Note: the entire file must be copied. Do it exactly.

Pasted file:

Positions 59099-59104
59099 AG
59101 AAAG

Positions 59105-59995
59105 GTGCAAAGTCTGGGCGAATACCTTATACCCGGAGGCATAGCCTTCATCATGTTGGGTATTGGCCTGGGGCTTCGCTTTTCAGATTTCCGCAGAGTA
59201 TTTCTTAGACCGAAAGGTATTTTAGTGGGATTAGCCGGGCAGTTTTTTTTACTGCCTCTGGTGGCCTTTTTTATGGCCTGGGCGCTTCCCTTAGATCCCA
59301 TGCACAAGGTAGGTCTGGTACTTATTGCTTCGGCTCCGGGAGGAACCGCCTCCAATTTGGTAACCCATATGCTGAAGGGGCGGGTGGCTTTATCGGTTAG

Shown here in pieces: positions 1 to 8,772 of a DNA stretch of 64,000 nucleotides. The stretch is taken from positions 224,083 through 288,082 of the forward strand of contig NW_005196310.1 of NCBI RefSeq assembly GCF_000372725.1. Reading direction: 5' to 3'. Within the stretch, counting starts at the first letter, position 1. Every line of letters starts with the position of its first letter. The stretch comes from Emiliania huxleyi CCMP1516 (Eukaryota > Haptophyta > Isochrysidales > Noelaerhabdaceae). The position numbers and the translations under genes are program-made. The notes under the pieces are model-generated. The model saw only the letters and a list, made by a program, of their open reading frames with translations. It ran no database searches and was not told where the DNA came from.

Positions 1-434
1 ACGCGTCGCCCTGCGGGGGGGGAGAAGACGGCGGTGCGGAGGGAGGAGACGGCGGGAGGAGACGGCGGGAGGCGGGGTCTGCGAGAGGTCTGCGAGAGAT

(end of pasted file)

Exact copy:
Positions 59099-59104
59099 AG
59101 AAAG

Positions 59105-59995
59105 GTGCAAAGTCTGGGCGAATACCTTATACCCGGAGGCATAGCCTTCATCATGTTGGGTATTGGCCTGGGGCTTCGCTTTTCAGATTTCCGCAGAGTA
59201 TTTCTTAGACCGAAAGGTATTTTAGTGGGATTAGCCGGGCAGTTTTTTTTACTGCCTCTGGTGGCCTTTTTTATGGCCTGGGCGCTTCCCTTAGATCCCA
59301 TGCACAAGGTAGGTCTGGTACTTATTGCTTCGGCTCCGGGAGGAACCGCCTCCAATTTGGTAACCCATATGCTGAAGGGGCGGGTGGCTTTATCGGTTAG

Shown here in pieces: positions 1 to 8,772 of a DNA stretch of 64,000 nucleotides. The stretch is taken from positions 224,083 through 288,082 of the forward strand of contig NW_005196310.1 of NCBI RefSeq assembly GCF_000372725.1. Reading direction: 5' to 3'. Within the stretch, counting starts at the first letter, position 1. Every line of letters starts with the position of its first letter. The stretch comes from Emiliania huxleyi CCMP1516 (Eukaryota > Haptophyta > Isochrysidales > Noelaerhabdaceae). The position numbers and the translations under genes are program-made. The notes under the pieces are model-generated. The model saw only the letters and a list, made by a program, of their open reading frames with translations. It ran no database searches and was not told where the DNA came from.

Positions 1-434
1 ACGCGTCGCCCTGCGGGGGGGGAGAAGACGGCGGTGCGGAGGGAGGAGACGGCGGGAGGAGACGGCGGGAGGCGGGGTCTGCGAGAGGTCTGCGAGAGAT